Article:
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Saturday, 25 April 2020 12:44

Coronavirus: School Appeals in Kent & Medway Part 4

Written by
Appeals decided on the basis of the written submissions only.
The regulations for this section appear to have been designed without any thought as to the practicalities of multiple appeals, except by imposing a massive administrative input for all concerned in each appeal, although with an important caveat. In the case of multiple appeals the large amount of documentation generated and the exchanges of individual material created will spin out of control, as participants are asked to comment on each batch, ask questions, or prepare answers, leaving many non-professional families completely out of their depth. So (a summary of the five steps in the regulations):
  1. The clerk should contact the appellant and presenting officer, in line with the amended timetable. The presenting officer should be provided with a copy of the appeal lodged and asked to submit the admission authority’s arguments and evidence; the appellant should be given the chance to submit additional evidence if they wish. 

  2. The panel and clerk should meet by telephone or video conference to consider the submissions and formulate questions for the appellant and presenting officer. The aim should be to clarify points made and solicit further relevant information. They should bear in mind that appellants, in particular, may be less familiar with the kind of information and arguments that are required, and may have less experience preparing written submissions.

  3. The clerk should send the questions and all the papers to each of the parties, for example, the presenting officer’s submission will be sent to the appellant along with both sets of questions, and vice versa.

  4. Both parties should reply with answers to the questions, and any further points they wish to make. On receipt, the clerk should send each party’s submission to the other party. 

  5. The panel should meet by telephone or video conference, with the clerk, to consider all the information and reach a decision in the same way as prescribed in the Appeals Code.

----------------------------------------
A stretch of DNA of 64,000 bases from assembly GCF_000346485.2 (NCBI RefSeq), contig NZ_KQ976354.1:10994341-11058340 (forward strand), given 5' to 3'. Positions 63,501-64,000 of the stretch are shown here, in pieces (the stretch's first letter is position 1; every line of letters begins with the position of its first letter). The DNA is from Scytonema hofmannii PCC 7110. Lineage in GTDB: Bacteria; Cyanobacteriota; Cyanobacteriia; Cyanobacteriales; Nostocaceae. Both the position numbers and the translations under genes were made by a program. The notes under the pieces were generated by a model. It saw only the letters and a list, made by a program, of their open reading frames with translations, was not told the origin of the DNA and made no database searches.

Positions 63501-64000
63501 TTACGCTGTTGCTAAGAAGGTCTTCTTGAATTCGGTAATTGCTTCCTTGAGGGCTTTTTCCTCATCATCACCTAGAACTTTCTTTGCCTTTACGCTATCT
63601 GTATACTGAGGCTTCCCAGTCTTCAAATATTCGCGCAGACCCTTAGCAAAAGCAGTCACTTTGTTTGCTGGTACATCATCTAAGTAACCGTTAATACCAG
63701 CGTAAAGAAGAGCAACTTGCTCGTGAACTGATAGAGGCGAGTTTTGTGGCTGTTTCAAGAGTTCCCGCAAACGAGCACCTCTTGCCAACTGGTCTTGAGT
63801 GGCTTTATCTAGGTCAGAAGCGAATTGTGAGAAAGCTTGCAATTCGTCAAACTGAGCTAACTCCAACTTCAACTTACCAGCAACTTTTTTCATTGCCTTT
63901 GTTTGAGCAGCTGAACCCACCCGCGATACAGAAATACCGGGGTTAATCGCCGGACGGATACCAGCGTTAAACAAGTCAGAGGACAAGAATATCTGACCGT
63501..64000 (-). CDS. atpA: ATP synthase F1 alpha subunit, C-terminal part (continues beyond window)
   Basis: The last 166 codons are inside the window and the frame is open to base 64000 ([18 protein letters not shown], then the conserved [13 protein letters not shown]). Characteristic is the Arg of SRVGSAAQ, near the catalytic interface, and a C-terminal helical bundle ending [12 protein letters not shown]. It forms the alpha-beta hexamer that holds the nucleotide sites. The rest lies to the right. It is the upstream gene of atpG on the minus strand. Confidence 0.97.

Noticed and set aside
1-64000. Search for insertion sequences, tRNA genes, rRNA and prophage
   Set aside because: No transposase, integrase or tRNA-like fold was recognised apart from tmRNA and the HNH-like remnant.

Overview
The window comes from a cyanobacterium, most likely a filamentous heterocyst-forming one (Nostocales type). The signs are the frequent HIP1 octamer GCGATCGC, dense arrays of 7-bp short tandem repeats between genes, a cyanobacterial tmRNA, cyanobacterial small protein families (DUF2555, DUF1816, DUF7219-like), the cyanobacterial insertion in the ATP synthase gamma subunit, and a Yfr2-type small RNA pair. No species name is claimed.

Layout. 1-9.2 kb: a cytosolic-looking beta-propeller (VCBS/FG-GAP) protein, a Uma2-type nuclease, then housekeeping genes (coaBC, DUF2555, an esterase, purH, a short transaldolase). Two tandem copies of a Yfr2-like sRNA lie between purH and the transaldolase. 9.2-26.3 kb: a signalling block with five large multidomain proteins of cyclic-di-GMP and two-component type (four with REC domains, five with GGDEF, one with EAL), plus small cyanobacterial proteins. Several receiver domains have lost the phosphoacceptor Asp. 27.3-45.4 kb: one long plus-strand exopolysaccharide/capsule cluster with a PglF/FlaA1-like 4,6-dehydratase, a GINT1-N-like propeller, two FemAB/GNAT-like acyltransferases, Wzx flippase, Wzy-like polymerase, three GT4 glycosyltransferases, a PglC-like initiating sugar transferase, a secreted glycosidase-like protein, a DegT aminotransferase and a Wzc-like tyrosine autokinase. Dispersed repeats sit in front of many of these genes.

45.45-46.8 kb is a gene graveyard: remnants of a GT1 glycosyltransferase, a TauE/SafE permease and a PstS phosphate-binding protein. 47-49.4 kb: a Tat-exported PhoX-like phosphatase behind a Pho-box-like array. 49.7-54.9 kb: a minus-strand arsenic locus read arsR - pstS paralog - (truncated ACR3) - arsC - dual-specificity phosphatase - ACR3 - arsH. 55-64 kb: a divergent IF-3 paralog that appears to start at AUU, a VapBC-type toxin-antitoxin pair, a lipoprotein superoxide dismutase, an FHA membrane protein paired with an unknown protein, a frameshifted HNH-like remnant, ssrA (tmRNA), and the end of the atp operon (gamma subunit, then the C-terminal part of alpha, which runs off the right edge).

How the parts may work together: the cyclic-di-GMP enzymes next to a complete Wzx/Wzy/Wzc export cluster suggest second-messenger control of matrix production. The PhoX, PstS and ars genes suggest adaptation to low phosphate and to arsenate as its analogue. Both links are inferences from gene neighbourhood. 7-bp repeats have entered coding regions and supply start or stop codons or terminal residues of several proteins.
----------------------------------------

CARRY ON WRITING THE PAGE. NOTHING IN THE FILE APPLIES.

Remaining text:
There is nothing of the same prescriptive order for the government’s preferred route of using telephone or video conferencing, presumably drawn up by Civil Servants comfortable with the process, and so assuming that all will run smoothly. 

However, there is a chink of light, in that the regulations note that, for appeals considered through written submission:
The following process may be used to decide an appeal on the basis of written submissions only, however admission authorities and appeal panels must exercise their own judgement in the circumstances of any particular appeal being considered. This is to determine that the approach ensures the parties are able to fully present their case and allow the panel to make a decision which is fair and transparent. The key words and phrases in this paragraph are 'MAY' and 'MUST': 'The following process may be used; and 'admission authorities and appeal panels must exercise their own judgement in the circumstances of any particular appeal being considered'. I would expect any admission authority and appeal panel to use these caveats to the full.
Concluding Thoughts
It is most unfortunate there is no way of pre-testing these emergency regulations for a set of multiple appeals, when I believe the impossibility of operating the process with procedural fairness and natural justice would rapidly become apparent, but too late for amendment now. Government statistics record that there were 31,769   secondary admission appeals in total in 2018-19, with Kent and Medway holding over 10% of these, 7% of the total relating to our 38 grammar schools, so we do have a different perspective and different challenges to other parts of the country.  Certainly, the  225 Infant Admission appeals heard out of 9,316 nationally for Kent and Medway look to be a more  typical number. 

I am aware that government has consulted with Local Authorities over these regulations but fail to see that any notice has been taken of the above issues in these challenging times, missing the opportunity  to be flexible with the terms of the Appeals Code of Practice. This flexibility has already been used with time limits for hearing appeals, so the principle of holding to the Code inflexibly has already been broken. 

The one saving grace appears to be for appeals conducted through written submission, where 'admission authorities and appeal panels must exercise their own judgement in the circumstances of any particular appeal being considered'. 

I sincerely hope that is the case, lawyers permitting, for the alternative appears to be an unnecessary collapse of the system locally. 

 


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